The course is designed as an introduction to the topics of being, time and eternity and their relationships in medieval philosophy.
While the topic of time and diachronic identity is a non-issue throughout the scholastic era (with some interesting exceptions), reflection on God's eternity and on his relationship to temporal entities is of central importance within medieval philosophy. In this course, the questions considered in Being, Time and Eternity I remain the same but it is the answers to them given by medieval authors such as Augustine, Boethius, Anselm of Canterbury, Avicenna, Averroes, Alexander of Hales, Albert the Great, Bonaventure, Henry of Ghent, and by some contemporary philosophers which are presented and evaluated.
The course consists of a series of lectures alternating with presentations given by students and general discussions. The students will be required to submit regular written work and produce a research paper at the end of the course.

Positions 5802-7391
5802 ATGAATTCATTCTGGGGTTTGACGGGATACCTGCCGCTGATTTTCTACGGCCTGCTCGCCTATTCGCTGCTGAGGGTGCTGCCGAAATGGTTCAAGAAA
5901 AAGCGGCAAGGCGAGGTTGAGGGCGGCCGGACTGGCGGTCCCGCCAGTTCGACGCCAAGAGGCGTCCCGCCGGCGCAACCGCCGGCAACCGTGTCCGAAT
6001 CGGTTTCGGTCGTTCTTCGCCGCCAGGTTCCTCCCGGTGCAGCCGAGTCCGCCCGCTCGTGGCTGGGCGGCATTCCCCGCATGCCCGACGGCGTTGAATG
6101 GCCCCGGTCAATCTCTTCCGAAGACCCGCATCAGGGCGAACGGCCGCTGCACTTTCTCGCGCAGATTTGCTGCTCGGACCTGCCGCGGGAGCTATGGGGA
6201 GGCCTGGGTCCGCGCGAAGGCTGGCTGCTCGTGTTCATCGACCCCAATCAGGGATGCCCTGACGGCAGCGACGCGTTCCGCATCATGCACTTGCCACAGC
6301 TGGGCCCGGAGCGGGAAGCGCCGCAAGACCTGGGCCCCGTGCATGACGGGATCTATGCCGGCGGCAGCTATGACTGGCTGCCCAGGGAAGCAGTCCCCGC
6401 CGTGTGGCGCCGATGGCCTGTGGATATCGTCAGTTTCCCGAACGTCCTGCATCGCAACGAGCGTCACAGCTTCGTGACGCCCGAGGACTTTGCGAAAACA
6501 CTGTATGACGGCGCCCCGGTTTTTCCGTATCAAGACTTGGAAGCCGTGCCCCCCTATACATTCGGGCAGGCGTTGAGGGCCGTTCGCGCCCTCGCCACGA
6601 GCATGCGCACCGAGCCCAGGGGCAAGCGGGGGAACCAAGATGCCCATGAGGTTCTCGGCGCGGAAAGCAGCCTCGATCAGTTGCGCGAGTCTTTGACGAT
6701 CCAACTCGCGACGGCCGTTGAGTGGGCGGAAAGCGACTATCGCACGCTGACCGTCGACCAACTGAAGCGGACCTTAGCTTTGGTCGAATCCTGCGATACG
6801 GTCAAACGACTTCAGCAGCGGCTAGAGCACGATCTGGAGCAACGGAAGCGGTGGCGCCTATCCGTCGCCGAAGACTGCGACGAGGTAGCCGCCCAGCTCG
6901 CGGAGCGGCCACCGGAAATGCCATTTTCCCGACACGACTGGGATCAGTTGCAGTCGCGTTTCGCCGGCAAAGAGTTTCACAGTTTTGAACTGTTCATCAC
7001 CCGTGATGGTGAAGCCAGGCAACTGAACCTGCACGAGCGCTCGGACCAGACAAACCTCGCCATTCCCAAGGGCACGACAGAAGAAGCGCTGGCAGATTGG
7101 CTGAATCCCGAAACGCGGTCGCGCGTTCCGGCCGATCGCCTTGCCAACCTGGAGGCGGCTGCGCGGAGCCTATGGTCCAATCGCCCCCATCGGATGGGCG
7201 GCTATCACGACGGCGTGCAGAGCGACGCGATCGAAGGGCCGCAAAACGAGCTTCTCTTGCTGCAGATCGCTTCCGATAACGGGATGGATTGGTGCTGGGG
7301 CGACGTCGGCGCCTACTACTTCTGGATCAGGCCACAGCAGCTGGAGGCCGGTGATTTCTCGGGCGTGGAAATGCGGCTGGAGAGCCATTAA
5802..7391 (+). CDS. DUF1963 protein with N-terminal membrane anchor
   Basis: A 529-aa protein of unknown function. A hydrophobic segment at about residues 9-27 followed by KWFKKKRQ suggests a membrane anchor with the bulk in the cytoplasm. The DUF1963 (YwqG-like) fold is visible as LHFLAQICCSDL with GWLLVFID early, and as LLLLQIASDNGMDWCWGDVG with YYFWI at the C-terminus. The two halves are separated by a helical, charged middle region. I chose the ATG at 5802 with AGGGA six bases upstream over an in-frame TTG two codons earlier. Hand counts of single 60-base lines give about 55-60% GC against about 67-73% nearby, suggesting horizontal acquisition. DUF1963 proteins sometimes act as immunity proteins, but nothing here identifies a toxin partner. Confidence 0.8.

Craig W. L. (2001), God, Time and Eternity: the Coherence of Theism II: Eternity. Dordrecht: Kluwer
Dales, R.C. (1990), Medieval Discussions of the Eternity of the World. Leiden: Brill.
Kenny, A. (20012), The God of the Philosophers, Oxford: OUP.
Kukkonen, T. (2012), Eternity, in: Marenbon J., The Oxford Handbook of Medieval Philosophy, Oxford: OUP, 525-546.
Fox, R. (2006), Time and Eternity in Mid-Thirtheenth-Century Thought, Oxford: OUP.
Geach, P. (1977), Providence and Evil, Cambridge: CUP
Helm, P, (2010), Eternity, The Stanford Encyclopedia of Philosophy,
Mullins, R.T. (2016), The End of the Timeless God. Oxford: OUP.
Porro P. (ed.) (2001), The Medieval Concept of Time. Studies in the Scholastic Debate and its
Reception in Early Modern Philosophy, Leiden: Brill.